Celebrating National Infant Immunization Week (NIIW) as a part of National Immunization Awareness Month. NIIW celebrates and promotes the benefits of immunizations, and improving the health of children two years old or younger. Local and state health departments, national immunization partners, healthcare professionals, community leaders from across the U.S. and CDC work together through NIIW to highlight the positive impact of vaccination on the lives of infants and children.
Immunization Achievements in the U.S.
Several key achievements have been reached in controlling vaccine-preventable diseases among infants worldwide:
- Vaccines have greatly reduced infant death and disability caused by preventable diseases in the US;
- Through immunization, we can now protect infants and children from 14 vaccine-preventable diseases before age two.
- In the 1950’s, nearly every child developed measles, and some even died from it. By comparison, today, many practicing physicians have never seen a case of measles.
Outbreaks can Still Occur
One example of the seriousness of vaccine preventable diseases is an increase in measles cases or outbreaks that were reported in 2014. The United States experienced a record number of measles cases, with 667 cases from 27 states reported to CDC’s NCIRD. This was the greatest number of cases in the U.S. since measles was eliminated in 2000.
Opportunities for NIIW
NIIW provides an opportunity to:
- Highlight the dangers of vaccine-preventable diseases, especially to infants and young children, and the importance and benefits of childhood immunizations.
- Educate parents and caregivers about the importance of vaccination in protecting their children from birth against vaccine-preventable diseases.
- Focus attention on our immunization achievements and celebrate the accomplishments made possible through successful collaboration.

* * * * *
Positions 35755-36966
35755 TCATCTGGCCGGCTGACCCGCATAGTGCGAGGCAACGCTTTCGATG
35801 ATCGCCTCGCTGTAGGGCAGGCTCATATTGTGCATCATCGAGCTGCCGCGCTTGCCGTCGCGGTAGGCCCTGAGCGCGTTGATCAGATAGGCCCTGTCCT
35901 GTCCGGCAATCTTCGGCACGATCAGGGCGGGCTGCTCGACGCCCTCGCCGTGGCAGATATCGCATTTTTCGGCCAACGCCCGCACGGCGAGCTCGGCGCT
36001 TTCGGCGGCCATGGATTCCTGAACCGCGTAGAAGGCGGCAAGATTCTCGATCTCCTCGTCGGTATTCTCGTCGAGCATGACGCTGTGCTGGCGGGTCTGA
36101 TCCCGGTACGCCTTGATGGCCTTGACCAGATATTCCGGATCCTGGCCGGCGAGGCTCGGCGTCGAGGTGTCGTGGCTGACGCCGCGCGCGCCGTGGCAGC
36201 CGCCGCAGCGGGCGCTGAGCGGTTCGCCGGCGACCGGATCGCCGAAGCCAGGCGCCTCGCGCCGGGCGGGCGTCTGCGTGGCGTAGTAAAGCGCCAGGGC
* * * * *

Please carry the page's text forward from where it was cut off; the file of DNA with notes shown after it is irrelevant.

- Step up efforts to protect children against vaccine-preventable diseases and thereby give them a healthy start in life.
- Encourage better communication between parents and health care professionals.
- Remind parents and caregivers they need to make and keep needed immunization appointments.
- Provide parents and caregivers with a toll-free number, 800-CDC-INFO (800-232-4636), to locate a facility that offers immunizations through the Vaccines for Children’s program, a federally funded program that provides vaccinations at no cost to children whose parents cannot afford to pay for them.
NIIW also supports efforts to:
- Provide web-based resources for state and local health departments and local coalitions to develop and implement a communication strategy that will increase awareness of the importance of immunization and improve local vaccine coverage rates.
- Create events that attract community support and media interest in order to increase national and local coverage of stories on the importance of childhood immunization.
- Provide a forum to pitch news stories, provide media hooks to interest local media in developing feature stories on the importance of childhood immunization, and create opportunities for local media interviews with immunization experts.
Remember the Health Power motto: Knowledge + Action = Power!